According to researchers, the high prevalence of sexual problems among these women may be linked to their age, degree of physical disability, and depression.
The findings of the study, “Prevalence and Psychopathological Determinants of Sexual Dysfunction and Related Distress in Women With and Without Multiple Sclerosis,” were published in The Journal of Sexual Medicine.
Sexual dysfunction is estimated to affect from 40–83% of women with MS, “with the most common complaints being reduced libido, difficulties in achieving orgasm, decreased vaginal lubrication, decreased vaginal sensation, and dyspareunia [painful sexual intercourse],” the researchers wrote.
Although specific causes of sexual dysfunction in female MS patients is still being debated, a previous study considered them to be:
- primary, when it stems directly from the neurological damage caused by MS, leading to reduced sexual desire, vaginal lubrication, arousal, alterations in genital sensation, and difficulties achieving orgasm;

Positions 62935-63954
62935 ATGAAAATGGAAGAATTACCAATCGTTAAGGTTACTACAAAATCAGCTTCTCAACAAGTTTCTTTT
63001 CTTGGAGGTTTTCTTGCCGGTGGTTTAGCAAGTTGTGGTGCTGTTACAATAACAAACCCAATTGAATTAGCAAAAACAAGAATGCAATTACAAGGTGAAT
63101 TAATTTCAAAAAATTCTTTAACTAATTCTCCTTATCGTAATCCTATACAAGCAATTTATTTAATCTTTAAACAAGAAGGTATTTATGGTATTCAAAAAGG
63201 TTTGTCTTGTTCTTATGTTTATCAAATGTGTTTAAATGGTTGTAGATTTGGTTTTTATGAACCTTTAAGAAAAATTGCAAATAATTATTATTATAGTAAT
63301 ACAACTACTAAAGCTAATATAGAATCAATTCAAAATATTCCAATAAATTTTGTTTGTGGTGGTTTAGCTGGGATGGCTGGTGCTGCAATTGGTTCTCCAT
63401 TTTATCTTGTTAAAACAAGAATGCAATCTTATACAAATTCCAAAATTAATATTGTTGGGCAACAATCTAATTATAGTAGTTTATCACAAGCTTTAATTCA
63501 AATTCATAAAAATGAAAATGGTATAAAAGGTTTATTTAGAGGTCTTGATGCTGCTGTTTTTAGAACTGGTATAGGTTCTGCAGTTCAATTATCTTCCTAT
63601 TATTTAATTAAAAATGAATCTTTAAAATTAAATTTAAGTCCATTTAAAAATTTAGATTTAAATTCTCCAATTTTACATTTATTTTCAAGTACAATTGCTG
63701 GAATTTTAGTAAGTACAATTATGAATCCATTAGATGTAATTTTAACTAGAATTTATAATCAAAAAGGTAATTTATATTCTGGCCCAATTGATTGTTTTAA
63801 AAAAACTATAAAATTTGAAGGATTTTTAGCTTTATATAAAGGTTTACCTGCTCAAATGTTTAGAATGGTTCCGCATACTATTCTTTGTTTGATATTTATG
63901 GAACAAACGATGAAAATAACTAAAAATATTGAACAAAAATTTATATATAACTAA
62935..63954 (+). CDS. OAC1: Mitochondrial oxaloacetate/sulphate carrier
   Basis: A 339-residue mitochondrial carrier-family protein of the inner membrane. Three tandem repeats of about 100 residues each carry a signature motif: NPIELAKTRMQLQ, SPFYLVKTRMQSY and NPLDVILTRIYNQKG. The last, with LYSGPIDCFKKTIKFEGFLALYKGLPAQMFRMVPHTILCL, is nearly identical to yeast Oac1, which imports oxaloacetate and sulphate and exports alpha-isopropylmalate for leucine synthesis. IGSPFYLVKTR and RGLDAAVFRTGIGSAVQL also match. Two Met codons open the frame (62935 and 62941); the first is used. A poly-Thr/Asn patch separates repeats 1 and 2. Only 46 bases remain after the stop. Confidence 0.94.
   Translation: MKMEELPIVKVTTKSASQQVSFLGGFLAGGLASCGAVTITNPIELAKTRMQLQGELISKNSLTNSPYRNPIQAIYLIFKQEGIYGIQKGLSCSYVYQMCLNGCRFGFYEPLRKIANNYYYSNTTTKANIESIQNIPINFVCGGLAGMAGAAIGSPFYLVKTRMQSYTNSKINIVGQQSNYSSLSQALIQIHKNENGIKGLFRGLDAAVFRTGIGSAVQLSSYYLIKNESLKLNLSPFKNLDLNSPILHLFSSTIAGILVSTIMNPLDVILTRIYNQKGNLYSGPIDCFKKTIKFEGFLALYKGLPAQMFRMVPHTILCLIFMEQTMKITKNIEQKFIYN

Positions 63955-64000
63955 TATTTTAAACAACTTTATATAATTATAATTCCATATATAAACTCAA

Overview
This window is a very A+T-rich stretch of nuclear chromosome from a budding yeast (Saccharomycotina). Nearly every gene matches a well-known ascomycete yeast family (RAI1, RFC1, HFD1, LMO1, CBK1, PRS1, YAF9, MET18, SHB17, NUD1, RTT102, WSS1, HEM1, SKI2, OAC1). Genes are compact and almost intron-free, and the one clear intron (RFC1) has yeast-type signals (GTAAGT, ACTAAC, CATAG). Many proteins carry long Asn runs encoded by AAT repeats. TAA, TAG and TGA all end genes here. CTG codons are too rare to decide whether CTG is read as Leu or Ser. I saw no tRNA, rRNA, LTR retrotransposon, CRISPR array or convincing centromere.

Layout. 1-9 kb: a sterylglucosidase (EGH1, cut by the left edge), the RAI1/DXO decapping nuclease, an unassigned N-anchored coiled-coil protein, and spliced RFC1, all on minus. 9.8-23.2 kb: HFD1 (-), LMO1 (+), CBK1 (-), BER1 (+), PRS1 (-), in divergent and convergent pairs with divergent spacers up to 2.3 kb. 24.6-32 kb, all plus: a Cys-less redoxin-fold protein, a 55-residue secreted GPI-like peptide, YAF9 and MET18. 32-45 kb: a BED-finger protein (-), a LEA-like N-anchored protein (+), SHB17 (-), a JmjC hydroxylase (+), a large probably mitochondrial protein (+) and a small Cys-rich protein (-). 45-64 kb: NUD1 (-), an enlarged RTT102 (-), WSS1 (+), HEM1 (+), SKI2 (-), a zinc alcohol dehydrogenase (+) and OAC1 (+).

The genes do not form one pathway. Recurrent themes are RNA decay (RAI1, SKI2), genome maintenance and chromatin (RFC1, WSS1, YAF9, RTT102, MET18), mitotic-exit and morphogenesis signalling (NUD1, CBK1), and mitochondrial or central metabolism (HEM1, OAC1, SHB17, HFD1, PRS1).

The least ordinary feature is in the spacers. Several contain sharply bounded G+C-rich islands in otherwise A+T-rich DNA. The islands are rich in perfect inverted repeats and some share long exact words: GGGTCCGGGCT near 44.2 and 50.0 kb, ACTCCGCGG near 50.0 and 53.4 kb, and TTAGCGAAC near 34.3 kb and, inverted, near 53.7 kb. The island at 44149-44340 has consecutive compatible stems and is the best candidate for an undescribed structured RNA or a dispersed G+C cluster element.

- secondary, when it arises from physical alterations brought on by MS, such as muscle tightness (spasticity), or fatigue;
- tertiary, when it is caused by emotional and/or social problems.
Although thought to be common, the prevalence of sexual dysfunction may be underestimated among women with MS, due to inconsistent use of validated diagnostic tools.
Researchers at the University of Bologna, set out to examine the prevalence of sexual dysfunction in women with MS in Italy, compared to a similar group of healthy women, using a set of validated diagnostic tools.
The observational study involved a total of 153 MS patients (mean age, 47.3 years) and 153 women without MS (mean age, 48.5). All were asked to complete the Female Sexual Function Index (FSFI, a 19-item questionnaire) and the Female Sexual Distress Scale (FSDS, a 12-item questionnaire) to assess sexual dysfunction and sexual distress.
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